‘When such interregional energy supplies are made, as in the instance of Haryana's delivery to Gujarat, the Haryana thermal stations must be operated at a greater capacity, and it is essentially the excess thermal station power that is exported. This means that Haryana has to burn more coal and create more electricity to execute the diversion to Gujarat. As a result, Haryana must pay more fuel costs. This provides [a] basis for Haryana to receive the overdue payments, plus interest, against earlier energy delivery for April, May, November and December 2022,’ the letter says.
Going by the data provided in the letter, this was not the case, as Haryana was going through a power crisis. It was not producing excess power. It is also unknown whether Gujarat made any payment to the Haryana state discoms for power sent in the first half of the year.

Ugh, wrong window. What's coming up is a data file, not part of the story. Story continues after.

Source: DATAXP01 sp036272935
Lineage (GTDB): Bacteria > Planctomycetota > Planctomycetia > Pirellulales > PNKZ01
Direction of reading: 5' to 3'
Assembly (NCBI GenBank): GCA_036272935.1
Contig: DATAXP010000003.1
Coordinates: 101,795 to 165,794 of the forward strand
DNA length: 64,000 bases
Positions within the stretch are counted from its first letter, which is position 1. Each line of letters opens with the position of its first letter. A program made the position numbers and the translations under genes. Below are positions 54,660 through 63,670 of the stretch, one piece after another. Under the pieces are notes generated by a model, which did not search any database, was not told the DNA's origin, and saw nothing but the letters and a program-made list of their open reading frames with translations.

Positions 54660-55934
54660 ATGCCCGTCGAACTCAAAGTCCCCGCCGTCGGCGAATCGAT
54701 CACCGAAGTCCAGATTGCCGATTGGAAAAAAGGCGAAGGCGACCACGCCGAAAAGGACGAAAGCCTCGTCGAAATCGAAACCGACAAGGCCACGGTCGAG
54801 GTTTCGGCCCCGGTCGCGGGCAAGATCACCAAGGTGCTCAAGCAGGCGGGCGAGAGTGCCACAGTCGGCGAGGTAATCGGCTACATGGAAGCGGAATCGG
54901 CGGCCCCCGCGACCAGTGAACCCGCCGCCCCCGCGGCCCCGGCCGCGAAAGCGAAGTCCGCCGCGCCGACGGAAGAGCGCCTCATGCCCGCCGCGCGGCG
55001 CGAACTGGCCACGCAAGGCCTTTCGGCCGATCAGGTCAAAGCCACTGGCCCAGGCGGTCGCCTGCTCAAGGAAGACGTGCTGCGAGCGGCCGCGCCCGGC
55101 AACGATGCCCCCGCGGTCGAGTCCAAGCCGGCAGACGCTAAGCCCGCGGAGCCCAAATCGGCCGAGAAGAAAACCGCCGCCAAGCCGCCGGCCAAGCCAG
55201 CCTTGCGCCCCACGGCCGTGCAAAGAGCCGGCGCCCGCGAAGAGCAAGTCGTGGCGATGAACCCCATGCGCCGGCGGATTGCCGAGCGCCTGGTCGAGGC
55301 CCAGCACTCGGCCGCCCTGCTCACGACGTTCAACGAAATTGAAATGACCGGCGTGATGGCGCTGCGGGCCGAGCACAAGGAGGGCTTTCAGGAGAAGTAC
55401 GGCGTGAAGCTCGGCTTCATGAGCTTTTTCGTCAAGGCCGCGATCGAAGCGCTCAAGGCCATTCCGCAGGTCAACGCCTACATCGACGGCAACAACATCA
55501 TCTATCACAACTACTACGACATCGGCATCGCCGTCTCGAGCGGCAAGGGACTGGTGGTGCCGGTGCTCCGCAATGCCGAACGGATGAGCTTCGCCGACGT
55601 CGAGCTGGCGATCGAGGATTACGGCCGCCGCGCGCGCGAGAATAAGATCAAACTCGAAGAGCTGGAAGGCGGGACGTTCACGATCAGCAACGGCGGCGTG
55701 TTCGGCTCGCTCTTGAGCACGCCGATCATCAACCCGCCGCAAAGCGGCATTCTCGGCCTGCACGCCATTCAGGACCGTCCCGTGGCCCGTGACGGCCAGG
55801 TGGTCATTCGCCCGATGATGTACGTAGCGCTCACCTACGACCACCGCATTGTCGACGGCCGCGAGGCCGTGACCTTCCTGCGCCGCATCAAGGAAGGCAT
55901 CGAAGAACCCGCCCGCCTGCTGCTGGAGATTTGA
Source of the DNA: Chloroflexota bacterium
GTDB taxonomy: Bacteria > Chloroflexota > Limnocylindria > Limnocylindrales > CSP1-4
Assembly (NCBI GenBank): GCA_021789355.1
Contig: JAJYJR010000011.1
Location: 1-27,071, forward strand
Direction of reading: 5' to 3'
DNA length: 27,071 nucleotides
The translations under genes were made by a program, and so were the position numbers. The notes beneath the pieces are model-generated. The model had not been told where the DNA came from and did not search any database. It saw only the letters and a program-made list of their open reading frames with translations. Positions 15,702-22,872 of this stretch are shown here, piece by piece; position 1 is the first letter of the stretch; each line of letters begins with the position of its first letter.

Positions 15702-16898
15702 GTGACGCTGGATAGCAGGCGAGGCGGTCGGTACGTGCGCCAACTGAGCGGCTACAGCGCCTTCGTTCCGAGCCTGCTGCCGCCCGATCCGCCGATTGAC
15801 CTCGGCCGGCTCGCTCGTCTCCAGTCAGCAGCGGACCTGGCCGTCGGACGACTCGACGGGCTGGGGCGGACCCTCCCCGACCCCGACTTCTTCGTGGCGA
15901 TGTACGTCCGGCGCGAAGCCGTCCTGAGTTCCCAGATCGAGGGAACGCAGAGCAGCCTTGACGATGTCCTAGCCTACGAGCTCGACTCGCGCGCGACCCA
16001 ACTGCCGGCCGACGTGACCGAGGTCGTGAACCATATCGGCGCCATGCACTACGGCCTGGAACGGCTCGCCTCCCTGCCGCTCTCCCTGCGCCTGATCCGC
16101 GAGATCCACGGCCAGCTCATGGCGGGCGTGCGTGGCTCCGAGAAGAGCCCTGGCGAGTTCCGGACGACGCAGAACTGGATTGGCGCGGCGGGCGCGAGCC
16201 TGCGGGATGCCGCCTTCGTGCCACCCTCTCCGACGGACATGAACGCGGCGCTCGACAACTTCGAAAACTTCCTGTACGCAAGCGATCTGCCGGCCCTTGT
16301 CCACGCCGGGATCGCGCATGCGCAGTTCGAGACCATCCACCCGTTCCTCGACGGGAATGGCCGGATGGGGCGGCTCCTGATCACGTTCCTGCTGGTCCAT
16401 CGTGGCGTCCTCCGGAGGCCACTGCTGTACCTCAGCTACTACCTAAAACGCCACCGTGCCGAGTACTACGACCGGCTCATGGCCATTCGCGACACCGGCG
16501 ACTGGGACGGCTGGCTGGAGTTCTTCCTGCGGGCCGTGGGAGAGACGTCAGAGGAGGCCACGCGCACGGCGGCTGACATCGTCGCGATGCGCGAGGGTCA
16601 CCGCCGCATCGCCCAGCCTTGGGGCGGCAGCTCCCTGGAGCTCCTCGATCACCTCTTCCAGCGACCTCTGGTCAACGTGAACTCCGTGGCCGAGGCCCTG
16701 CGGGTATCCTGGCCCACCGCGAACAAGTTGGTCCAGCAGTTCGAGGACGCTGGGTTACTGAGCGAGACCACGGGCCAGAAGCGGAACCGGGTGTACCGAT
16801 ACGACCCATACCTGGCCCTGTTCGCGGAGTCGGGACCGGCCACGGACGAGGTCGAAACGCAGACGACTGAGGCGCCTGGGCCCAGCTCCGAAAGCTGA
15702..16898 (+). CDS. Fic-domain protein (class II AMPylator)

According to the information furnished by Uttar Haryana Bijli Vitran Nigam Limited (UHBVNL), a Haryana state discom, in response to an application under India’s Right to Information act (that mandates government agencies and government owned companies to respond to questions from the public), no agreement has been signed for the reverse flow of power from Haryana to Gujarat, and neither has any tariff been set for it.
Similar applications sent by the AIPEF to the regional power-purchase centres of the respective states, Haryana Power Purchase Centre (HPPC) and Gujarat Urja Vikas Nigam Limited (GUVNL), yielded similar responses denying the existence of any agreement for the reverse power transfer between the parties, but not necessarily denying the power transfer.
In its letter, AIPEF terms this diversion of power non-transparent and irregular. It also said ‘since power diversion is still taking place in a reverse direction, it would appear that some higher authority in Haryana govt or Central Govt may have directed/forced Haryana to agree to the reverse power flow.’ AIPEF also requested the Chief Minister of Haryana and the Ministry of Power to issue a clarification for such actions by state agencies.